Relationship between novel isoforms, functionally important domains, and subcellular distribution of CD164/endolyn.
Chan JY., Lee-Prudhoe JE., Jorgensen B., Ihrke G., Doyonnas R., Zannettino AC., Buckle VJ., Ward CJ., Simmons PJ., Watt SM.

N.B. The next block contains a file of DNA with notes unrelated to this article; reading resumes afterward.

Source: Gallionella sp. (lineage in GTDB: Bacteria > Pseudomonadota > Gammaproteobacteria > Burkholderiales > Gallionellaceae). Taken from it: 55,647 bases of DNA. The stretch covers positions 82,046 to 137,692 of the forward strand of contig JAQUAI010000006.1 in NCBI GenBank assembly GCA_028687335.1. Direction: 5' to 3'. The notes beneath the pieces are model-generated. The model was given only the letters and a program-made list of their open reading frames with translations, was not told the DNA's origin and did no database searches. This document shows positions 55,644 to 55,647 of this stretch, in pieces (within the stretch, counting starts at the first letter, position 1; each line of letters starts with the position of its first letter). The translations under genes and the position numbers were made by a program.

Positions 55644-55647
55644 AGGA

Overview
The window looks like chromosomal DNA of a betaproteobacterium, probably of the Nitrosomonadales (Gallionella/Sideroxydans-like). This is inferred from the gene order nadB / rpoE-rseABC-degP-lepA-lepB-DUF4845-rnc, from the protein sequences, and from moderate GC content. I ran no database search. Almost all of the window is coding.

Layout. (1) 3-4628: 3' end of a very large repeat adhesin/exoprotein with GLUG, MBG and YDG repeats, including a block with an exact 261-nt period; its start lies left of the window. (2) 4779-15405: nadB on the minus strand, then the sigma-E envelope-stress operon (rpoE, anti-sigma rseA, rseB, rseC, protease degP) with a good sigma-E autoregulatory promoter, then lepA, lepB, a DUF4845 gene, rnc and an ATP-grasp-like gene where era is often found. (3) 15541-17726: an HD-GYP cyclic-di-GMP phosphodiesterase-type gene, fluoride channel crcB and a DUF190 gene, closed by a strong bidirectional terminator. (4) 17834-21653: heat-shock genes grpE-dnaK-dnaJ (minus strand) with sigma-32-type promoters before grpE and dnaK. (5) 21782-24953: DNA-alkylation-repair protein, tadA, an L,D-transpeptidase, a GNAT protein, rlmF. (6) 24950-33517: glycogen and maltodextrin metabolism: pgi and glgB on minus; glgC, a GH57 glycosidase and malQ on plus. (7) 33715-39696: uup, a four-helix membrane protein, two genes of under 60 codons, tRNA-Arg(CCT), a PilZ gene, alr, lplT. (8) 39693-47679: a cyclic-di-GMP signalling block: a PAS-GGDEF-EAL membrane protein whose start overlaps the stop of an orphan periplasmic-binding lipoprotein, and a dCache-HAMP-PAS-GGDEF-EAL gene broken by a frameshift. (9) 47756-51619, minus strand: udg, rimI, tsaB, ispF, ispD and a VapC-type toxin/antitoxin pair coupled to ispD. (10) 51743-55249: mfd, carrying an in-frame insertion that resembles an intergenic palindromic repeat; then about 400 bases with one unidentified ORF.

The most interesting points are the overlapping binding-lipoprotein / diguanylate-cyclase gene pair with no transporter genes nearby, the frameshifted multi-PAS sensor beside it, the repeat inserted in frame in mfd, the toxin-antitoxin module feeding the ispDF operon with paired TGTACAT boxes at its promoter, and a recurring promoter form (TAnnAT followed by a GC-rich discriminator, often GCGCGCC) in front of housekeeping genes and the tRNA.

Functional analyses have indicated that the human CD164 sialomucin may play a key role in hematopoiesis by facilitating the adhesion of human CD34(+) cells to the stroma and by negatively regulating CD34(+)CD38(lo/-) cell proliferation. We have identified three novel human CD164 variants derived by alternative splicing of bona fide exons from a single genomic transcription unit. The predominant CD164(E1-6) isoform, encoded by six exons, is a type I transmembrane protein containing two extracellular mucin domains (I and II) interrupted by a cysteine-rich non-mucin domain. The 103B2/9E10 and 105A5 epitopes, which specify ligand binding characteristics, are located on the exon 1-encoded mucin domain I. Three human CD164(E1-6) mRNA species, exhibiting differential polyadenylation site usage, are differentially expressed in hematopoietic and non-hematopoietic tissues. This study provides additional evidence that human CD164(E1-6) represents the ortholog of murine MGC-24v and rat endolyn. Comparative analysis of murine MGC-24v/CD164(E1-6) with human CD164(E1-6) revealed two potential splice variants and a similar genomic structure. Whereas the human CD164 gene is located on chromosome 6q21, the mouse gene occurs in a syntenic region on chromosome 10B1-B2. By confocal microscopy, human CD164 in CD34(+)CD38(+) hematopoietic progenitor (KG1B) and epithelial cell lines appears to be localized primarily in endosomes and lysosomes, with low concentrations at the cell surface. However, in a minority of KG1B cells, CD164 is more prominently expressed at the plasma membrane and in the recycling endosomes, suggesting that its distribution is regulated in cells of hematopoietic origin.